The Advocate General's Opinion states that France was in breach of Community law for not accepting beef directly exported under the Date-based Export Scheme from the UK.
However, the AGO does not have a binding effect on the Court, whose Judgment is expected later this year.
The Secretary of State, Margaret Beckett said:
'I am delighted that the Advocate General supports the case taken by the Commission. The Opinion vindicates the UK position. However, I recognise that this is not the end of the process. It is the Judgment of the Court which will determine this case and the Court is not bound by the Advocate General's Opinion. I hope the Court will find in favour of the Commission.'
The European Court of Justice is expected to deliver its Judgment in the next few months.
In March 1996, the Commission imposed a ban on the export of UK cattle, beef and beef products (Commission Decision 96/239/EC). The conclusions of the European Council held in Florence on 22 June 1996 set out the pre-conditions for the gradual removal of the ban.
In March 1998, the ban was lifted in relation to Northern Ireland for beef and beef products produced under the Export Certified Herds Scheme (Commission Decision 98/256/EC).
On 25 November 1998, the European Commission adopted Commission Decision 98/692/EC, which provided for the export from the UK of deboned beef and beef products under the strict conditions of the Date-based Export Scheme (DBES).
The European Commission inspected the UK's Date-based Export Scheme procedures from 12-16 April 1999. The inspection was a requirement of the Florence agreement and Commission Decision 98/692/EC. The Commission's report confirmed that the UK's procedures met the condition of the scheme and the Commission announced on 14 July 1999 that exports under the Date-based Export Scheme (DBES) could begin on 1 August 1999 (see News Release 248/99).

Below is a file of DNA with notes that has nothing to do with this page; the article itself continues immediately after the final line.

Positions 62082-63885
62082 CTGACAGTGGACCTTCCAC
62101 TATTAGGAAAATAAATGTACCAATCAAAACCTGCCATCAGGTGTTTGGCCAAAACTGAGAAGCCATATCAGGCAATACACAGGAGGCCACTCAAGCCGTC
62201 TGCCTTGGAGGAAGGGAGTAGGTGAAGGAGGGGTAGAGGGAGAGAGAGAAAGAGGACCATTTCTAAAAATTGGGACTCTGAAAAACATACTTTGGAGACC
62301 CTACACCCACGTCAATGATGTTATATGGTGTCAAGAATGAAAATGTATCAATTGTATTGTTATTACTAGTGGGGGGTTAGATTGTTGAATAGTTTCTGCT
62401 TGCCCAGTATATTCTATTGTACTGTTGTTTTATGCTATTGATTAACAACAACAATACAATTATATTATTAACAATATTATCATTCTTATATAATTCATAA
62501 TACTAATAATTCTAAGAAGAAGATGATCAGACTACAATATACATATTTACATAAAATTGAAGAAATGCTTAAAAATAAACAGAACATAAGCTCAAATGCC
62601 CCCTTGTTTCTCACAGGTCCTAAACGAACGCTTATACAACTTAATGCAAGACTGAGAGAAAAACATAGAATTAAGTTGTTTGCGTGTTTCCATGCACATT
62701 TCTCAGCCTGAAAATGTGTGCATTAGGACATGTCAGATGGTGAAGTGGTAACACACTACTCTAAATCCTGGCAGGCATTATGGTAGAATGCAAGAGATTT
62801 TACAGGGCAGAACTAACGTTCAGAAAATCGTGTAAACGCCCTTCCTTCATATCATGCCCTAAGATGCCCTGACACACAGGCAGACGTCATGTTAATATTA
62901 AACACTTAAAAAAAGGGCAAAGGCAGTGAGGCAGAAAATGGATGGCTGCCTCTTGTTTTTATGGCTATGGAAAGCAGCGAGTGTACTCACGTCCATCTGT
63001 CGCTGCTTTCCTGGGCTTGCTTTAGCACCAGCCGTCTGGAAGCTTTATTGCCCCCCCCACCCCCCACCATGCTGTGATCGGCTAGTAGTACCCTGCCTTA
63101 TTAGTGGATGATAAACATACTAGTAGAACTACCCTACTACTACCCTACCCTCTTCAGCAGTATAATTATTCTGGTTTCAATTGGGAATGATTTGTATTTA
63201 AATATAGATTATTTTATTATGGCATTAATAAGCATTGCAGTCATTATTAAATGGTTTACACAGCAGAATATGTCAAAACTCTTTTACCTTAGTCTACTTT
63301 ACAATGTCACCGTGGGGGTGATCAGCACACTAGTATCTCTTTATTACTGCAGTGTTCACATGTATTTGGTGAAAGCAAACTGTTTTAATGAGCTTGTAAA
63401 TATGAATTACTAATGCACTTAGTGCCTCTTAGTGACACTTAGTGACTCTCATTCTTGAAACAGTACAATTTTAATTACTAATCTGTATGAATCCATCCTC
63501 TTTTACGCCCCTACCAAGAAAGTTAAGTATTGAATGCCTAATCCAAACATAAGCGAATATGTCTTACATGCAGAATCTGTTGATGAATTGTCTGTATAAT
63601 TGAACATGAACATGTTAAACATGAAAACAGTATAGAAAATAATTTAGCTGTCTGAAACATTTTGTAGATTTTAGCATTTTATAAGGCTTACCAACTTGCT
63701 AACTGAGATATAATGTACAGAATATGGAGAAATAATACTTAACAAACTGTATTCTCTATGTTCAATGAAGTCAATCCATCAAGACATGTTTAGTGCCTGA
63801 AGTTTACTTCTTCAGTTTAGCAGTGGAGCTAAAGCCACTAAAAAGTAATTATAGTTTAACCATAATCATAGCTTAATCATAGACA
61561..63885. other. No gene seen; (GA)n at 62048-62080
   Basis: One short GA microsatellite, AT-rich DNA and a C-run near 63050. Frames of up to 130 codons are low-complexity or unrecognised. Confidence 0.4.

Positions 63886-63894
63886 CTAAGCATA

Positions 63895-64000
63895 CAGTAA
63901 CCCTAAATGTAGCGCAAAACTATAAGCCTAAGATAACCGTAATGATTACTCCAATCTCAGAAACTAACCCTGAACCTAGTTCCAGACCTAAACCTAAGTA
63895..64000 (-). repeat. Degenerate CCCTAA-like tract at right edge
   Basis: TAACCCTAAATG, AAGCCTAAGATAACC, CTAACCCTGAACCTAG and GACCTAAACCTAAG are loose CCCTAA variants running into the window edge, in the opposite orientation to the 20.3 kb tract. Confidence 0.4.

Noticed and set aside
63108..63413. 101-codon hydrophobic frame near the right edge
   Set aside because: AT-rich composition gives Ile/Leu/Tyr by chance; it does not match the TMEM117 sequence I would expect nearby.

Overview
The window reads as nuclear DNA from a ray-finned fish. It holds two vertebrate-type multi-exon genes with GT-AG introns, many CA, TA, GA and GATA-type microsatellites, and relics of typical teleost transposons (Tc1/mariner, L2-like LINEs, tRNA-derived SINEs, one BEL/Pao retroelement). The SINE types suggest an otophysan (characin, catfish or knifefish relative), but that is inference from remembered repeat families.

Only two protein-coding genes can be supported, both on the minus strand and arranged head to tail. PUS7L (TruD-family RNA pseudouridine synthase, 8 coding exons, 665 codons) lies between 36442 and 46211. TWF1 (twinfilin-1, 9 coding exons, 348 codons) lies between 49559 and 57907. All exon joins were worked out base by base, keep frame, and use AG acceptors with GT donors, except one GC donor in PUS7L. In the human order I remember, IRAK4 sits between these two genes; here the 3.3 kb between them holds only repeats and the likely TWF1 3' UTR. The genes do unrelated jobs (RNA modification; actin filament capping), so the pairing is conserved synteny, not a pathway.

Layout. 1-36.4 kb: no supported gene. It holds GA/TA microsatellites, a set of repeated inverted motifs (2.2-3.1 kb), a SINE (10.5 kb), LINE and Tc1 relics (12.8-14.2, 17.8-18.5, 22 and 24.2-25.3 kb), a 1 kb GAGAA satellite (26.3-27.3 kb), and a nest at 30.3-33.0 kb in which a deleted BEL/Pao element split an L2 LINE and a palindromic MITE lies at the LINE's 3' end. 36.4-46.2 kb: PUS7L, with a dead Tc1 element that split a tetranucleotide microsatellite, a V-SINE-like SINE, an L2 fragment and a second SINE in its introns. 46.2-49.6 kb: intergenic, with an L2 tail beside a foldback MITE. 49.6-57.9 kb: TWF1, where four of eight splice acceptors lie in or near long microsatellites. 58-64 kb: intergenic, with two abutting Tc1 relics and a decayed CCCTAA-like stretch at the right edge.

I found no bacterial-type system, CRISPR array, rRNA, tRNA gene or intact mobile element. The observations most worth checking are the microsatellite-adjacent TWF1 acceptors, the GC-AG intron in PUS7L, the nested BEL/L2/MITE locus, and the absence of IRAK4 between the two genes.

The European Commission began legal proceedings against the French Government for their failure to lift their import ban on UK beef on 16 November 1999. It submitted an application to the European Court of Justice on 4 January. The UK intervened in support of the Commission in written proceedings and at the Oral Hearing in Luxembourg on 19 June.
Before the ECJ gives its Judgement, the Advocate General delivers his Opinion, the purpose of which is to assist the Court in reaching its decision. The Opinion is not binding. After delivering it, the Advocate General plays no further part in the proceedings. The next step is for the judges in the Court to reach their decision.
The Advocate General's Opinion states that France could not refuse to accept beef covered by the Date based Export Scheme exported directly from the UK. However, in the absence of harmonised Community rules concerning traceability and labelling the Advocate General took the view that France had justification in its refusal to lift its ban on UK beef imported via another Member State. Comprehensive EU labelling rules for fresh beef and veal took effect from 1 September 2000.